Dean Spanos, the current owner of the NFL’s Los Angeles Chargers, and sister De Spanos the Barbarian, both executors of the estates of former Billionaire owner Alexander Spanos of the Chargers and his wife, Faye Spanos, are challenging $5.8 million in tax loopholes and dues of the estates. Fixation of punishment against Specifically, the couple’s children are contesting $4 million in tax deficiencies, $994,819 in penalties and $798,183 in accuracy-related penalties assessed against the Spanos Family Trust (SFT) for the 2017 tax year.
After the couple’s death in 2018 the trust became an irrevocable nonrefundable trust, with the couple having four children as the primary beneficiaries. This isn’t the Berberian’s first lawsuit involving the trust; Last year she sued, saying that Los Angeles County Superior Court forced the sale of the team, citing the trust’s growing debt and financial situation, fearing that the trust would be able to pay more than $22 million. Not possible. Pledged for various charities.
According to Berberian and Spanos, the Internal Revenue Service made a mistake in making several adjustments to the trust’s 2017 return, which was filed on time by executors in 2019. In a petition filed in tax court, the two children claim the trust’s 2017 return was initiated without notifying the IRS to audit executors or their representatives. As a result, executors were unable to provide the IRS with any documents or records and did not become aware of the audit until they received a notice of deficiency on October 12, 2021.
Based on the petition, on the 2017 return, an amount of $2,721,600 was deducted for charitable contributions from the 2015 and 2016 tax years, both tax years that are currently under IRS audit.. because of the 2015 and 2016 audits. are not yet resolved, it continues, “contributions have not been absorbed until prior tax years and are currently fully available for carryover for the 2017 tax year.”
The petition also alleges that the trust was wrongly allocated $14 million in cancellation of debtor proceeds based on an erroneous Schedule K-1 issued to the trust by Trinity Capital Development LLC, a real estate investment company. In which SFT owns 76%.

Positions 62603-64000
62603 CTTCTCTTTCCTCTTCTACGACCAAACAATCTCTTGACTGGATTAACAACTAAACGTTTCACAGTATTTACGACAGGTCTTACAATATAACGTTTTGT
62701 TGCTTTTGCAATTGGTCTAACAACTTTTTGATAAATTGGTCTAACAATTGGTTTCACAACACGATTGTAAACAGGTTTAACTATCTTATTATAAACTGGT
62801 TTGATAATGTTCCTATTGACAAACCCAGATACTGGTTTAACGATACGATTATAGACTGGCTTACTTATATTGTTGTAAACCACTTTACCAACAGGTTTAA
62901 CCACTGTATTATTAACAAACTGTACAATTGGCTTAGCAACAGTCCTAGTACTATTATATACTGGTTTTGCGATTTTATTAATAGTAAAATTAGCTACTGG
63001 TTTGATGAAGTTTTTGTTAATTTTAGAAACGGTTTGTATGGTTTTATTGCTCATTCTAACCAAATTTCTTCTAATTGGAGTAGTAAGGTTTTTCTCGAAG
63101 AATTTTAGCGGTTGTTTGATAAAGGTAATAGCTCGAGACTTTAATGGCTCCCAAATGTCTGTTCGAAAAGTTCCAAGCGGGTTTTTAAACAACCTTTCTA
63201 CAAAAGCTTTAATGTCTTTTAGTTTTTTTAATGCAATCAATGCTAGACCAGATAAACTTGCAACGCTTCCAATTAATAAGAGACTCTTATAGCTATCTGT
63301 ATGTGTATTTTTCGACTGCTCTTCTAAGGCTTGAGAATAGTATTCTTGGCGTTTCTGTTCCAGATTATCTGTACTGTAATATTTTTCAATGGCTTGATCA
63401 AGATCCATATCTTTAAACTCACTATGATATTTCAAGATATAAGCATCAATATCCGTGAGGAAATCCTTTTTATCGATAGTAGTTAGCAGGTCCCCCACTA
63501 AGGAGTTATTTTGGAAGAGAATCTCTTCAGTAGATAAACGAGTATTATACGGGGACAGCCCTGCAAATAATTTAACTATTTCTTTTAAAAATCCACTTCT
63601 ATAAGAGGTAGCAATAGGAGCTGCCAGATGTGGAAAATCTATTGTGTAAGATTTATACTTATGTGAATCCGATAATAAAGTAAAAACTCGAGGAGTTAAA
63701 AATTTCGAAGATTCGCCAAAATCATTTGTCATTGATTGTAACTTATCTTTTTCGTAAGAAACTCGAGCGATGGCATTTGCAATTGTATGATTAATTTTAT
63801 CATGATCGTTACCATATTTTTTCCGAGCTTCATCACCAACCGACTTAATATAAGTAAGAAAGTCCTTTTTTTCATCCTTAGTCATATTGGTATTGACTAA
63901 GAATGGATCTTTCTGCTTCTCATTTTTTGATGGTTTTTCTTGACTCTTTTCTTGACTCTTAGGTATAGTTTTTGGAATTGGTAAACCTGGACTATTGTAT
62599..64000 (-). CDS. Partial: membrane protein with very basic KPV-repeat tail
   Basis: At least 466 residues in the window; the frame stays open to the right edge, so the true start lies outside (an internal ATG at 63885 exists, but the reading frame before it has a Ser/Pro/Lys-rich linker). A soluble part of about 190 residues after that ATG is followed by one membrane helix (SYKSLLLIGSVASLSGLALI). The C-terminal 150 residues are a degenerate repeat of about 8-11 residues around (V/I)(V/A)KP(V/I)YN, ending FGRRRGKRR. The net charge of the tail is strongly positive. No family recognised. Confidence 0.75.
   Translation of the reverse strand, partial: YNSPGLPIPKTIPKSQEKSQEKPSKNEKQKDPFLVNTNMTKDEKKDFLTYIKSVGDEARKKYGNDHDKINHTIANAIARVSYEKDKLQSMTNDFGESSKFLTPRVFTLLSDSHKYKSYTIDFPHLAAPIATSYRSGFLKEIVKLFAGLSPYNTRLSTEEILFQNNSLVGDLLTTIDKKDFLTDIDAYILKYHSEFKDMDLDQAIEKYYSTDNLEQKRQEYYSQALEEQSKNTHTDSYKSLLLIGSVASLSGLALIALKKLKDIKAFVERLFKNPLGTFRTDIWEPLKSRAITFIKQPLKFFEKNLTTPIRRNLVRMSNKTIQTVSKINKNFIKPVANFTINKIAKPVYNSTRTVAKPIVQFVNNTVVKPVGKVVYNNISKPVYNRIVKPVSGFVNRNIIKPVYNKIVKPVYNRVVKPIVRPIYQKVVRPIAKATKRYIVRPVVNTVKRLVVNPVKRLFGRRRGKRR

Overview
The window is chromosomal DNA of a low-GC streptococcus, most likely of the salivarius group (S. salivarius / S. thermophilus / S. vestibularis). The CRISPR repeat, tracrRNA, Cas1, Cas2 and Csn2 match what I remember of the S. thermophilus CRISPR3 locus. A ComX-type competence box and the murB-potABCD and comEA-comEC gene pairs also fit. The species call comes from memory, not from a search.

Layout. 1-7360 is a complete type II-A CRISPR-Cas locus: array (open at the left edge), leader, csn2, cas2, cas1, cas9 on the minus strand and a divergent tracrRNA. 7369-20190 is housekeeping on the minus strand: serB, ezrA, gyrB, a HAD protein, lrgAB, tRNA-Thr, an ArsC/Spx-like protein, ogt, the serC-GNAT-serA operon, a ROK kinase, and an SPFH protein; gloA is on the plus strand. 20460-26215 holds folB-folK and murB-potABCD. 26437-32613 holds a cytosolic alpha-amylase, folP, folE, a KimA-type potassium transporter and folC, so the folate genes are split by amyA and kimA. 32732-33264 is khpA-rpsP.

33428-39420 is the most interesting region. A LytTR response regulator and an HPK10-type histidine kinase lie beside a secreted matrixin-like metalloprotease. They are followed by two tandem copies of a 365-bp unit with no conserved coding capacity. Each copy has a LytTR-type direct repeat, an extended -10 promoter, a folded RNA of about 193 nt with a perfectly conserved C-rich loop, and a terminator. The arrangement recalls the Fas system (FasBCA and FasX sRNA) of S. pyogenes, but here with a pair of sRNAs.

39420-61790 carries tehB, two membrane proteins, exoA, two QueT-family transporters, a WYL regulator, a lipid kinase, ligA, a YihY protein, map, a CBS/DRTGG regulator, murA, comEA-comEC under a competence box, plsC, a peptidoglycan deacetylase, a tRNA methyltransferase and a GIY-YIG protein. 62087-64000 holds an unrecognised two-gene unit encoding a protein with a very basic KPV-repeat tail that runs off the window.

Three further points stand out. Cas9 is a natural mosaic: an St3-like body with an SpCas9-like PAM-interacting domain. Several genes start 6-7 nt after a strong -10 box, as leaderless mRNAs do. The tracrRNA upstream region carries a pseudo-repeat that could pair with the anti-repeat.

Finally, the petition claims that the IRS wrongly denied damages of $2.8 million, which the petitioners claimed on the grounds that they were “at risk” within the meaning of Internal Revenue Code Section 465. Trinity’s revised K-1 shows that the tax year ending September 30, 2018 for: (1) SFT’s opening tax base capital account was negative $57,131,676, (2) Trinity’s ordinary losses and non-deductibles SFT’s share of qualified expenses was $2,846,795 and $309, respectively, resulting in an exhausted tax base. Capital account balance of negative $59,978,780, and (3) SFT’s share of Trinity’s recourse liabilities was $100,571,250,” indicating that the claim The trust was substantially at risk for the damages done.
As a result, Spanos and Berberian are asking that the court find that the listed adjustments were made in error and that the trust has no income tax for the 2017 tax year. Further, they also oppose the IRC Section 6551(a) penalty, as they claim that the 2017 return was filed on time. To the extent that any taxes are owed, the petition argues that the executors had reasonable cause for underpayment and acted in good faith.
Harvey I. Bezozzi, a Boca-based tax specialist, says, “Taxpayers believe that penalties should be assessed pursuant to IRC Section 6651(a)(1), failure to file fines, and Section 6662, Penalties relating to accuracy ” Raccoon, Fla. “Both penalties are quite severe, with a maximum of 25% and 20% respectively.”
However, he continues, “it is possible for the IRS to agree to agree for reasonable reasons and involves a combination of techniques, including thorough presentation of facts and circumstances, with a polished delivery using both negotiation and interpersonal skills.” is combined with.”